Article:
VESA has released an update to the DisplayPort Alt Mode specification. Version 2.0 of this spec is said to enable "all of the latest capabilities of DisplayPort through the USB Type-C connector". Thus new features coming to USB4 and new USB Type-C devices include; beyond-8K resolution, higher refresh rates, plus USB data delivery.
DisplayPort 2.0 was introduced in June 2019 and provides up to a 3x increase in data bandwidth performance compared to the previous version. This means that 80Gbps is available for DP video data using all four high-speed lanes in the cable. Alternatively, the same cable could be used for up to 40Gbps video data with simultaneous SuperSpeed USB data delivery.
What the above means in practice is that a device packing a USB4 port can connect to displays with beyond-8K resolutions, higher refresh rates, high dynamic range (HDR) support, and better support for multiple displays and AR/VR devices.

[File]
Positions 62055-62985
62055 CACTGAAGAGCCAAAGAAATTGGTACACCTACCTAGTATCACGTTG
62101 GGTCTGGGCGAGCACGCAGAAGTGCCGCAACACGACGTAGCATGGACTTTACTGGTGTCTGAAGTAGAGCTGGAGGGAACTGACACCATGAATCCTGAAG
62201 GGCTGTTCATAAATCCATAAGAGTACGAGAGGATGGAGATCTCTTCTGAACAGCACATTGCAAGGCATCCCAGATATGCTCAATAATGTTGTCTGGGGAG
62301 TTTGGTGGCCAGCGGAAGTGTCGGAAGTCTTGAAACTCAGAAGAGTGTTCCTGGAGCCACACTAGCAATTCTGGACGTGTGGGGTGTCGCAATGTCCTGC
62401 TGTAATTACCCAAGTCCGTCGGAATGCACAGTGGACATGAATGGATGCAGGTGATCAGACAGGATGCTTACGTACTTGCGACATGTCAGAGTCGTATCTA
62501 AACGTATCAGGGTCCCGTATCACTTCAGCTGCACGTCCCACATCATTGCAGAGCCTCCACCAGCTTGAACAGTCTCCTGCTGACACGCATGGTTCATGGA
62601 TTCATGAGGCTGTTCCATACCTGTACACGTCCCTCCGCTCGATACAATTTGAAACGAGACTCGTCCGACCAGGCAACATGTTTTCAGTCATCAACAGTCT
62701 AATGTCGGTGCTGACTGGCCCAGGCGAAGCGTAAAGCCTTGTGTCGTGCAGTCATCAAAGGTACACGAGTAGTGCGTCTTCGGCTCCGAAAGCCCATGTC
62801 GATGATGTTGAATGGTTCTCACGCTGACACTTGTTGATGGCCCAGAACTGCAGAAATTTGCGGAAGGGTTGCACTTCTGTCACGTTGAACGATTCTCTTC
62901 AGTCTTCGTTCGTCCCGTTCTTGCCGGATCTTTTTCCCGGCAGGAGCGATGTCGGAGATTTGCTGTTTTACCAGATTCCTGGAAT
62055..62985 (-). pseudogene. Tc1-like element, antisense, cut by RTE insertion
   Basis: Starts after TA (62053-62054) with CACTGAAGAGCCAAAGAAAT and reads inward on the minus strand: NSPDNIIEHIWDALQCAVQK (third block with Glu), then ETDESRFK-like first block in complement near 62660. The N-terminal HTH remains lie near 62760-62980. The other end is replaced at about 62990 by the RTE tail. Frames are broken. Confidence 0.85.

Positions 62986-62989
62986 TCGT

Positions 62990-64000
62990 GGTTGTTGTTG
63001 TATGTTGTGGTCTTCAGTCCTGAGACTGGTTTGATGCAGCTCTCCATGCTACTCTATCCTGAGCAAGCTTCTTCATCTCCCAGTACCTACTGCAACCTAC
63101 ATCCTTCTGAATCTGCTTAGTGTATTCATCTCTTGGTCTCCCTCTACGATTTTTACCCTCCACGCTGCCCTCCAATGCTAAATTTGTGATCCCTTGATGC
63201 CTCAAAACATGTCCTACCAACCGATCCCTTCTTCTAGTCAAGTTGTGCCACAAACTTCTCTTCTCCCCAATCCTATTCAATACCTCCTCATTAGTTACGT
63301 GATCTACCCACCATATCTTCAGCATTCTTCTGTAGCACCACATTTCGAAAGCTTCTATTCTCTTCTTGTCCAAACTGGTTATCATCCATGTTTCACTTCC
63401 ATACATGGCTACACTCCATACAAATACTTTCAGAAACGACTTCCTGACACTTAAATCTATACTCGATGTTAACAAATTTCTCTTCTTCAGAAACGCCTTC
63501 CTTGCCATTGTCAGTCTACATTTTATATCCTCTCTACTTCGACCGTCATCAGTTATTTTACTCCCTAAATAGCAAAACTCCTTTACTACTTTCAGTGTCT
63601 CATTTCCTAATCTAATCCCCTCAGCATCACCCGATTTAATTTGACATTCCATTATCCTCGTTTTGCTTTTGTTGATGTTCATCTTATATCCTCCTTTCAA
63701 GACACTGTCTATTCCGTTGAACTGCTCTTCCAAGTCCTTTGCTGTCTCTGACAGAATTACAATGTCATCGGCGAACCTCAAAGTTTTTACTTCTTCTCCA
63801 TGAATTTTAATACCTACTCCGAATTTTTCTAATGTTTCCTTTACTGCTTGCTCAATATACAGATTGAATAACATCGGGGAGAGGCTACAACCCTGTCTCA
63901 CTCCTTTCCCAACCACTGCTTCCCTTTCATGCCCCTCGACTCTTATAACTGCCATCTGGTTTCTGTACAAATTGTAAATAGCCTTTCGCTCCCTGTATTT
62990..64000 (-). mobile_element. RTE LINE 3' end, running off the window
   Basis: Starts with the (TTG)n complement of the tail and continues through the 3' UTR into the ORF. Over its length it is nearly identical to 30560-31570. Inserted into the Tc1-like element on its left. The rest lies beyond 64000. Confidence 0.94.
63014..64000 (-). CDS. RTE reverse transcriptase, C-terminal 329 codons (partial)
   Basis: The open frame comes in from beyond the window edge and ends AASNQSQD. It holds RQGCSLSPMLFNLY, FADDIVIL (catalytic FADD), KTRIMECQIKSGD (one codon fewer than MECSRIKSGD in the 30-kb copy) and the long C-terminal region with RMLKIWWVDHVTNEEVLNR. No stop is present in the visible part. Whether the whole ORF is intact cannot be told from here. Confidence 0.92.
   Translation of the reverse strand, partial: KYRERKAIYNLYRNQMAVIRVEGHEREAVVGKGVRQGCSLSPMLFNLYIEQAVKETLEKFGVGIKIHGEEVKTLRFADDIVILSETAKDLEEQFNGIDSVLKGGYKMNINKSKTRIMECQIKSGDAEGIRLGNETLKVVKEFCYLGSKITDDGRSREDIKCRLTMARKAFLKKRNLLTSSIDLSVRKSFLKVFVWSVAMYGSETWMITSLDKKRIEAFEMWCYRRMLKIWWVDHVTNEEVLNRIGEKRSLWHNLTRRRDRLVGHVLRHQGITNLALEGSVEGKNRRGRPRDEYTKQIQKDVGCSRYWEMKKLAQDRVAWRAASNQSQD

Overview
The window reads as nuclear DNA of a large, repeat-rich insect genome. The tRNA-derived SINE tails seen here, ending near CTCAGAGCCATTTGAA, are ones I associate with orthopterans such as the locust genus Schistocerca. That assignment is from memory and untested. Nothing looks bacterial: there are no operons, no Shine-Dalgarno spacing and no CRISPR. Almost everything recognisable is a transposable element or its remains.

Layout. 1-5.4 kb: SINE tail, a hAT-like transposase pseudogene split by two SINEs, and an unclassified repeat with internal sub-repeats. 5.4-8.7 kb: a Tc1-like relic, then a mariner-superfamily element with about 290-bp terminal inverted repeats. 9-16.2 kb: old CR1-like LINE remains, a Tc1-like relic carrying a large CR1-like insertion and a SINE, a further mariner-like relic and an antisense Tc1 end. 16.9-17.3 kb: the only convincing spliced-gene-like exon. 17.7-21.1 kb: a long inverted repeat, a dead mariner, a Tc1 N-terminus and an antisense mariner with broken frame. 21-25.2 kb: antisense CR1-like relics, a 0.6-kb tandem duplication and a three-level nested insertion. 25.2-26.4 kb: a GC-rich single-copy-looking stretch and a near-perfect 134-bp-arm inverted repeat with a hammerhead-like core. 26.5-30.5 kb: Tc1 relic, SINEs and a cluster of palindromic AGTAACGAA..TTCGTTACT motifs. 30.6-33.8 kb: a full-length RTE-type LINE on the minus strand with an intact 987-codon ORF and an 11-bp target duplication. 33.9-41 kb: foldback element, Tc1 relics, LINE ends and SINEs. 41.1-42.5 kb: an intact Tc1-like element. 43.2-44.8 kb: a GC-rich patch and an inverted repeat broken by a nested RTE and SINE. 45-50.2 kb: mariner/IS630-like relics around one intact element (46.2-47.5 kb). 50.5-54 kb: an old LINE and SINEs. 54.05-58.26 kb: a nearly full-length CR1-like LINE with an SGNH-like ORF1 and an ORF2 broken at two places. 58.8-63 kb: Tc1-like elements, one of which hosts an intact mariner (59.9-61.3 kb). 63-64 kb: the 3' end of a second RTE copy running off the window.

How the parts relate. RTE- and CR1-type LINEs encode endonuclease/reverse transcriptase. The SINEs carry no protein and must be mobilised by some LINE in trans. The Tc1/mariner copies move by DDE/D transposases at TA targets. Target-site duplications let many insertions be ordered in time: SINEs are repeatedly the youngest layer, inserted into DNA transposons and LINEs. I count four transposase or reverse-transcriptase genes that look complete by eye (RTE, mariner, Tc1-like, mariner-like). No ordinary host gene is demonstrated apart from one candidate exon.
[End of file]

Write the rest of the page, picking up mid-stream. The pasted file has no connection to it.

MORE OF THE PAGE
Example configurations include:
- An 8K (7680×4320) display with 60Hz refresh rate with full-colour 30bpp 4:4:4 HDR resolution uncompressed.
- A 16K (15360×8460) 60Hz display with 30bpp 4:4:4 HDR resolution with compression.
- Triple 4K displays at 144Hz with 30bpp 4:4:4 HDR with compression.
As well as the headline performance improvements, VESA has worked for several years alongside the USB-IF, and with help from Intel (Thunderbolt) to create what they hope will become the de facto video standard across PC and mobile displays. "VESA's updated DisplayPort Alt Mode spec includes a number of under-the-hood developments—including updates to interface discovery and configuration as well as power management—to ensure seamless integration with the USB4 specification," stated Craig Wiley, VESA board member and DisplayPort Alt Mode sub-group leader.
DisplayPort logo on a USB Type-C device indicates VESA certified DisplayPort Alt Mode support.
Going forward VESA hopes laptop and mobile device makers will use the DisplayPort 2.0 Alt Mode specification to deliver "compelling single-connector solutions for docking, gaming, AR/VR HMDs, and professional HDR displays," that make use of the 80Gbps of video bandwidth, data transfer qualities, and power delivery.